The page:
Wallace takes a break from trying to decide on a holiday destination only to find he has no cheese for his crackers. The solution to both problems is a trip to the moon, with dog Gromit, because everybody knows the moon's made of cheese.
When Shaun decides to take the day off and have some fun, he gets a little more action than he bargained for. A mix up with the Farmer, a caravan and a very steep hill lead them all to the Big City and it's up to Shaun and the flock to return everyone safely to the green grass of home.
A scheming raccoon fools a mismatched family of forest creatures into helping him repay a debt of food, by invading the new suburban sprawl that popped up while they were hibernating...and learns a lesson about family himself.
It's 'vege-mania' in Wallace and Gromit's neighborhood, and our two enterprising chums are cashing in with their humane pest-control outfit, "Anti-Pesto." With only days to go before the annual Giant Vegetable Competition, business is booming, but Wallace & Gromit are finding out that running a "humane" pest control outfit has its drawbacks as their West Wallaby Street home fills to the brim with captive rabbits. Suddenly, a huge, mysterious, veg-ravaging "beast" begins attacking the town's sacred vegetable plots at night, and the competition hostess, Lady Tottington, commissions Anti-Pesto to catch it and save the day. Lying in wait, however, is Lady Tottington's snobby suitor, Victor Quartermaine, who'd rather shoot the beast and secure the position of local hero-not to mention Lady Tottingon's hand in marriage. With the fate of the competition in the balance, Lady Tottington is eventually forced to allow Victor to hunt down the vegetable chomping marauder. Little does she know that...Written by
When Lady Tottington wants the Were-Rabbit to escape after being convinced that it's Wallace, she says "Run, rabbit, run!" Which is the title (and lyric) of a ditty written by Noel Gay and Ralph Butler for Noel's show, "The Little Dog Laughed". WWII era comedy duo Bud Flanagan and Chesney Allen made the song popular by adding lyrics referring to Adolf Hitler. PC Mac whistled this song during the original version of the opening sequence (see "Deleted Scenes" on the DVD). See more »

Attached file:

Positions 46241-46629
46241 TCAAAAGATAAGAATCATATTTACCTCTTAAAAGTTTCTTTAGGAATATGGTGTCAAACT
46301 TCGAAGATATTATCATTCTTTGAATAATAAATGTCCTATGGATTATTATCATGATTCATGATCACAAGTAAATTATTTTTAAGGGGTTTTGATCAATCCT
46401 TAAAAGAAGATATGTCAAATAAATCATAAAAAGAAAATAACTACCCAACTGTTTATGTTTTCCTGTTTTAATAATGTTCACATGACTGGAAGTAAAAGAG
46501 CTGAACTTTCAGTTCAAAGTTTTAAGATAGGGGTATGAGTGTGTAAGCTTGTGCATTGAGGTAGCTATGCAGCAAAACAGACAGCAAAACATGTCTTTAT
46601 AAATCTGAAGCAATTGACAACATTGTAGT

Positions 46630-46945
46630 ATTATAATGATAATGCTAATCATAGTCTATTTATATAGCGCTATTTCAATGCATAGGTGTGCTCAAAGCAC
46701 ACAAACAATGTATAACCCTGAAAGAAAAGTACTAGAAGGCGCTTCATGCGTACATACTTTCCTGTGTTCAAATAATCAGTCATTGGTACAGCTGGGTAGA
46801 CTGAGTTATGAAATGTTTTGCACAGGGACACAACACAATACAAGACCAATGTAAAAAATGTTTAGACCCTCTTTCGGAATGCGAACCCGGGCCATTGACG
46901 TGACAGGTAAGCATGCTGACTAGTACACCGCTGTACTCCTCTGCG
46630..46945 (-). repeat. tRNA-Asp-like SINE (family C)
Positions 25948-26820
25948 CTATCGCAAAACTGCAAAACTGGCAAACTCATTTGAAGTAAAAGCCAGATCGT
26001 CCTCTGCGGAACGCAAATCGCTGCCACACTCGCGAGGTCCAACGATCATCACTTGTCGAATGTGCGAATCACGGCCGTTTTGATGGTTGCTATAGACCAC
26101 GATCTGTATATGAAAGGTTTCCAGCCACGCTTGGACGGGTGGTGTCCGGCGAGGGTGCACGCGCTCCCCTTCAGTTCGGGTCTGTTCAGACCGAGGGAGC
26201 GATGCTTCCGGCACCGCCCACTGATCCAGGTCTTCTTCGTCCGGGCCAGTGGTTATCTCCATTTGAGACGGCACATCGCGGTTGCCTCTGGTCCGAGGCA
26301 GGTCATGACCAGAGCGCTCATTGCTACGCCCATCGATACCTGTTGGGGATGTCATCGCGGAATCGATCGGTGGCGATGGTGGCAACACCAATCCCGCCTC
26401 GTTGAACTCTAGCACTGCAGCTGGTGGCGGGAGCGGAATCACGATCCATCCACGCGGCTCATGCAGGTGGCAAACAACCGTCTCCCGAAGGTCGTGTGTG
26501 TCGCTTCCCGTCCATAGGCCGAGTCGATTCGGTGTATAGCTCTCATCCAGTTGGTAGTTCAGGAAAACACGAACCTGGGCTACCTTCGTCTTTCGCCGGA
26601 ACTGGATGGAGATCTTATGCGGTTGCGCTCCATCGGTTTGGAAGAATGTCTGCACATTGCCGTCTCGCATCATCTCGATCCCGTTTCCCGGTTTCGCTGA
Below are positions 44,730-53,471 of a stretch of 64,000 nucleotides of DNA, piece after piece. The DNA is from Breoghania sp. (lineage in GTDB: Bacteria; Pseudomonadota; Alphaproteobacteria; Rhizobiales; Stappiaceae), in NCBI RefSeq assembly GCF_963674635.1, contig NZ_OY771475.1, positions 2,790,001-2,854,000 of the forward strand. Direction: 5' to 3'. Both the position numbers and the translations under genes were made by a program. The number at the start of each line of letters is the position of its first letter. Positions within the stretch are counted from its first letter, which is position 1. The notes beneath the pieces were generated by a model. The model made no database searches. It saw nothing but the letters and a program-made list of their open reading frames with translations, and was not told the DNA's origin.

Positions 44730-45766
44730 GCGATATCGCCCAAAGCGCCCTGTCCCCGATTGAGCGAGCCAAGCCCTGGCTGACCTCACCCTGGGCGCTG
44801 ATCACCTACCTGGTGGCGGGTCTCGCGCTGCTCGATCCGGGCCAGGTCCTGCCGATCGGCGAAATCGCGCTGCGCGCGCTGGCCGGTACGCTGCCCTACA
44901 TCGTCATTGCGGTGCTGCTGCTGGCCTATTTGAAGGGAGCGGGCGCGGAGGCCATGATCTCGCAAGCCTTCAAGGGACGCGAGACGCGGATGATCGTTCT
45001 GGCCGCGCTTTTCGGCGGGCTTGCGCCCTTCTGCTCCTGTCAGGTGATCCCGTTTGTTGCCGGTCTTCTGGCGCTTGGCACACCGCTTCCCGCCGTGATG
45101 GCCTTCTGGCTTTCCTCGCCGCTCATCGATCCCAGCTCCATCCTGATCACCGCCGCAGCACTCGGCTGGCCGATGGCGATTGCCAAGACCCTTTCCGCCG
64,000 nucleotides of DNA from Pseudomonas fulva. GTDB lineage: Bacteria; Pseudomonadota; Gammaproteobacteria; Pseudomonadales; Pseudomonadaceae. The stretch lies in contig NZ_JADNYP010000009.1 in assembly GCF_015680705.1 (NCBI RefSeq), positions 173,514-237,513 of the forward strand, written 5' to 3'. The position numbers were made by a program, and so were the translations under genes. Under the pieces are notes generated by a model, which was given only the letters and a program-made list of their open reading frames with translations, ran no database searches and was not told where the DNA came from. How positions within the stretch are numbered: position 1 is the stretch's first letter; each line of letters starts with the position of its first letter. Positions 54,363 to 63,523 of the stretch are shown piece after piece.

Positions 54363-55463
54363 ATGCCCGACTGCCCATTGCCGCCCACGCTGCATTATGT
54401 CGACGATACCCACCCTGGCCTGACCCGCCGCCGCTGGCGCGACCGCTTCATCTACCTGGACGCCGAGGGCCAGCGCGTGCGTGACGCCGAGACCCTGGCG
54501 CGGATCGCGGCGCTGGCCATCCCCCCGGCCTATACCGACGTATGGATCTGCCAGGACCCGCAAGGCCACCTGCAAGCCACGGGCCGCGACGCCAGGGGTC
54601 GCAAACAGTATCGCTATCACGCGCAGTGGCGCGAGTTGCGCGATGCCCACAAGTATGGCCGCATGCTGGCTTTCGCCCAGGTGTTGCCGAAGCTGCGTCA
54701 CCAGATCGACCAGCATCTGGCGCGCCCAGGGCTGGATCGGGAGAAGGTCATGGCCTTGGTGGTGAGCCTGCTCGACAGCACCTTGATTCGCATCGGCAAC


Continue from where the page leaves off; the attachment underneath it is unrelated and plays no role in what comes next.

In the scene where the Priest and Victor are looking through the book of Monsters, a candle can be seen on the left side of the book, but in the next shot it is on the right. See more »
Rabbits float up the screen during the closing credits. On the Sci-fi music, they flash in different colors. On the romantic music, two rabbits act romantic and sometimes fly in other directions. The final line in the credits is "We would like to stress that no animals were harmed during the making of this film", and a rabbit hits its head on the text and falls. See more »
In the German theatrical version, all of the inscriptions seen on the props in the film have been seamlessly translated into German. However, this is not valid for the German DVD: it has an English video master. See more »
We (two mature adults) saw Wallace & Gromit in The Curse of the Were-Rabbit yesterday. All the other adults in the theater had at least one kid in tow. Most of these kids began laughing early on, but it was the ADULTS who were in stitches most often! It is just amazing to watch the action and try to remember that the "actors" are plasticine. Gromet gets the vote for "Best Movie Dog" ever. Be sure to listen and watch carefully...there are numerous jokes and sight gags popping up in the dialog and the background. We especially hooted at the label on the old cardboard box Wallace is forced to don late in film. We are huge Nick Parks' fans, and this movie just augmented our deep affection for his work. Go see Wallace & Gromit in The Curse of the Were-Rabbit ASAP. Four adult thumbs HIGH up!
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